We want to be called to our best selves. We long to figure out what that would look like.

krista-tippett-becoming-wise

I’ve traveled a long way since my early life in Oklahoma— far enough to know that I might be accused of taking this virtue of hope too far. So be it. My mind inclines now, more than ever, towards hope. I’m consciously shedding the assumption that a skeptical point of view is the most intellectually credible. Intellect does not function in opposition to mystery; tolerance is not more pragmatic than love; and cynicism is not more reasonable than hope. Unlike almost every worthwhile thing in life, cynicism is easy. It’s never proven wrong by the corruption or the catastrophe. It’s not generative. It judges things as they are, but does not lift a finger to try to shift them. I experience the soul of this moment— in people young and old— to be aspirational. This is something distinct from ambitious, though the two may overlap. I’d say it this way: we want to be called to our best selves. We long to figure out what that would look like. And we are figuring out that we need each other to do so. This listening for the calling, and the shining, fragile figuring out, are tucked inside the musings I hear from young people as much about how they want to be and who they want to be as about what they want to be.

~ Krista Tippett, Becoming Wise: An Inquiry into the Mystery and Art of Living

Comments

  1. I must confess that I haven’t been feeling as optimistic as Ms. Tippett of late with respect to the general milieu, but I admire her stance. I have listened to her radio show on NPR for years. I appreciate her perspective and gentle wisdom and I just love her speaking voice. I find it so soothing…

    Liked by 3 people

  2. WLS…on all counts

    Liked by 1 person

  3. One of my favorite people!! Hope is a practice – she is so right.
    Thank you for sharing.

    Liked by 1 person

  4. Hhhmmm
    On my way to see my father and reading this brings a vivid deeply engraved memory.
    In my college years I remember him telling me “What I love and admire about you the most is the same thing that makes me worry about you. You are too hopeful!”

    Its been 25 years now, and my son just said the same thing to me few days ago.

    I’m with Tippet ALL. THE. WAY.
    Hope is the calm peaceful grandfather.
    Intellect, cynicism and skepticism are the annoying little grandkids.

    Hope is the hard way.
    And I’m not seeing that changing for as long as I live.

    Loved this.
    Thank you for sharing.

    Liked by 2 people

  5. May we all grow into hopeful evolved adults … and set the fearful ego-mind aside 💛

    Liked by 1 person

  6. She looks like a young Meryl Streep.

    Liked by 1 person

  7. Reblogged this on A Grateful Man and commented:
    “…cynicism is easy. It’s never proven wrong by the corruption or the catastrophe. It’s not generative. It judges things as they are, but does not lift a finger to try to shift them.” Here’s to everyone who chooses to make a positive difference in the world! May you succeed beyond your wildest expectations.
    With Love,
    Russ

    Liked by 1 person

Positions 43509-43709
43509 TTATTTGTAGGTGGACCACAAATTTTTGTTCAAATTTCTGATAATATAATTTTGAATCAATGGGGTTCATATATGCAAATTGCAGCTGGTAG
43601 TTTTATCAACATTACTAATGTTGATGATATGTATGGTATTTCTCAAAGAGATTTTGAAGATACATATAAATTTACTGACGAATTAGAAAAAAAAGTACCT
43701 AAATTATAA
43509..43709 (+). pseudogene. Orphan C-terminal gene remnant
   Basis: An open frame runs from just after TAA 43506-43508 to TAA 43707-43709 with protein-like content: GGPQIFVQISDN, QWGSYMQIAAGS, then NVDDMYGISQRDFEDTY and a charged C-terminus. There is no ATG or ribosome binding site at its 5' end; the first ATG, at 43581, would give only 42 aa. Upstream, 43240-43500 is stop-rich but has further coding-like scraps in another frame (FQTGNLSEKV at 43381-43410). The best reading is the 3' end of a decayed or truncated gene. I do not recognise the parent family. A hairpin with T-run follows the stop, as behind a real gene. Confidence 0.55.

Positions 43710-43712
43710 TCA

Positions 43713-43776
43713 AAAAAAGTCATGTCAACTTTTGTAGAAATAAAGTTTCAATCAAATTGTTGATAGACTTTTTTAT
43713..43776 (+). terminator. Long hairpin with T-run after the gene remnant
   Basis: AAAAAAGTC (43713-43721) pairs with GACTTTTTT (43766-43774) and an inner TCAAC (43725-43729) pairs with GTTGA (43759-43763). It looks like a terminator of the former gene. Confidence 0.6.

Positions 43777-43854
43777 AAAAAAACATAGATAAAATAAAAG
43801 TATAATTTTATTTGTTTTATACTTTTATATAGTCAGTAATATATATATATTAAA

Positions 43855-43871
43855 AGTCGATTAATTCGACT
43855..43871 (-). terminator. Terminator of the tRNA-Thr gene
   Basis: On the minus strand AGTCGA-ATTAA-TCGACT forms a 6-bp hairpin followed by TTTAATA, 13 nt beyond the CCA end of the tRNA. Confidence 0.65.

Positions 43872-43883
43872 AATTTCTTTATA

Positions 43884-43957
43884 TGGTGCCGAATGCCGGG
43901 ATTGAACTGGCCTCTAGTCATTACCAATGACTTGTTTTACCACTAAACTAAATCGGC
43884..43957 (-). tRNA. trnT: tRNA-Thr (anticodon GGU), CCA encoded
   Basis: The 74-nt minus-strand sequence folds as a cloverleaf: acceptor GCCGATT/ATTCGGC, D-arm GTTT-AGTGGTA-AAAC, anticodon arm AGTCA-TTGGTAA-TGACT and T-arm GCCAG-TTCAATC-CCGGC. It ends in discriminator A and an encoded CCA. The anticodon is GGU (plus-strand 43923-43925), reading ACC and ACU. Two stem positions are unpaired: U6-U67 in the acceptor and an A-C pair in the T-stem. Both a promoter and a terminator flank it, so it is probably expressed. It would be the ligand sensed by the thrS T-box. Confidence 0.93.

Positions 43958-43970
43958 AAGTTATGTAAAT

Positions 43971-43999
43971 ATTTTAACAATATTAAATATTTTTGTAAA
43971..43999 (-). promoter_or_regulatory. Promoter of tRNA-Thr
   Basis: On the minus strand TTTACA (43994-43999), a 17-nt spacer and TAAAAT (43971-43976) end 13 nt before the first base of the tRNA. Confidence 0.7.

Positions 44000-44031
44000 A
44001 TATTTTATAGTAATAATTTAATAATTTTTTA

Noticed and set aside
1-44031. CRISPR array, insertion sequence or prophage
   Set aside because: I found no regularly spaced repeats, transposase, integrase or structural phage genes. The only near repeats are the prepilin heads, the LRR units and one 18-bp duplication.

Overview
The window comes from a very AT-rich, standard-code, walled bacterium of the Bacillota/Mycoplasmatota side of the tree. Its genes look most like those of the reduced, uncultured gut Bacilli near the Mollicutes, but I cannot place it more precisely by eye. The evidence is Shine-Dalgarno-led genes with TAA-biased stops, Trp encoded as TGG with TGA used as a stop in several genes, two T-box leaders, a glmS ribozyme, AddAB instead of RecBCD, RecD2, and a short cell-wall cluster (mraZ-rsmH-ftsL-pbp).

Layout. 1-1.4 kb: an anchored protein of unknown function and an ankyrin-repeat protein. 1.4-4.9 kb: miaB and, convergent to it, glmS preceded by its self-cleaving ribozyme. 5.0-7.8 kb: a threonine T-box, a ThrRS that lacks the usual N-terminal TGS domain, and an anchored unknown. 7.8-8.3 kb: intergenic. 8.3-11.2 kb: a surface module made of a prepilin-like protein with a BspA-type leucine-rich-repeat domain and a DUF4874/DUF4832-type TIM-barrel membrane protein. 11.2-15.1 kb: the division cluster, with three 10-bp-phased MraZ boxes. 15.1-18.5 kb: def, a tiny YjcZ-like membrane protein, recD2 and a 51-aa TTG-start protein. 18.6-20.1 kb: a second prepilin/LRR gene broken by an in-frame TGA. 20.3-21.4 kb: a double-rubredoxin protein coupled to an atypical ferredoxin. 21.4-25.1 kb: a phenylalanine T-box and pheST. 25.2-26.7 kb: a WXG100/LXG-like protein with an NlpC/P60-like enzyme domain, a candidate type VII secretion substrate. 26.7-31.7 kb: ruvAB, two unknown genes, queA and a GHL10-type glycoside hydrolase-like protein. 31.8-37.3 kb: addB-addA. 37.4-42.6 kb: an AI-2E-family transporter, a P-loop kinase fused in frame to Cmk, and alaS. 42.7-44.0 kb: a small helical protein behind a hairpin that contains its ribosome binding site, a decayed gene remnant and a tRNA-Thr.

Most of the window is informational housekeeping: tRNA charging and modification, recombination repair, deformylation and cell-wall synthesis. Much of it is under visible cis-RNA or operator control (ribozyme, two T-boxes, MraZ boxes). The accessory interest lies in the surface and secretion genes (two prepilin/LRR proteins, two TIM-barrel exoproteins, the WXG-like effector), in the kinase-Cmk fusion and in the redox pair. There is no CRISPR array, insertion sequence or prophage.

8. Of course she’s right. I must admit, I had to read Krista’s words more than once to make sure I understood her intent. I believe in hope over cynicism, love over hate (or distrust), simple over complicated, heart over the head. That makes me a romantic, I think, a dirty word to some. But I find it lovely.

    Liked by 1 person

  9. I could listen to her voice over and over again and not reach the depth of her topic.

    Liked by 1 person

  10. We long to figure out what that looks like, but what if it’s who we are right now? Wise understandings from Krista.

    Liked by 1 person

  11. i am a hopeful optimist no matter what and can’t shake it.

    Liked by 1 person

  12. The best measure of anyone is in this: That when we face the worst, it is then that we are at our best.
    -Alan

    Liked by 1 person

  13. It was thoughtful to think of aspirational as distinct from ambitious… and to see how the two may overlap. If someone tells you (as a woman especially) that you are ambitious, it generally is not complimentary. But, if they tell you that you obviously have aspiration, hey – that’s said with a smile and taken as a compliment. Why do you suppose that is? And why does my spellcheck understand the word aspiration, but tell me that aspirational should say inspirational? Hmmm… Think on that!

    Liked by 1 person

    • Hmmmm, been thinking. Your thought reminds me of:

      Nussbaum left Harvard in 1983, after she was denied tenure, a decision she attributes, in part, to a “venomous dislike of me as a very outspoken woman” and the machinations of a colleague who could “show a good actor how the role of Iago ought to be played.” Glen Bowersock, who was the head of the classics department when Nussbaum was a student, said, “I think she scared people. They couldn’t wrap their minds around this formidably good, extraordinarily articulate woman who was very tall and attractive, openly feminine and stylish, and walked very erect and wore miniskirts—all in one package. They were just frightened.”

      ~ Rachel Aviv, The Philosopher of Feelings – Martha Nussbaum’s far-reaching ideas illuminate the often ignored elements of human life—aging, inequality, and emotion.

      http://www.newyorker.com/magazine/2016/07/25/martha-nussbaums-moral-philosophies

      Like

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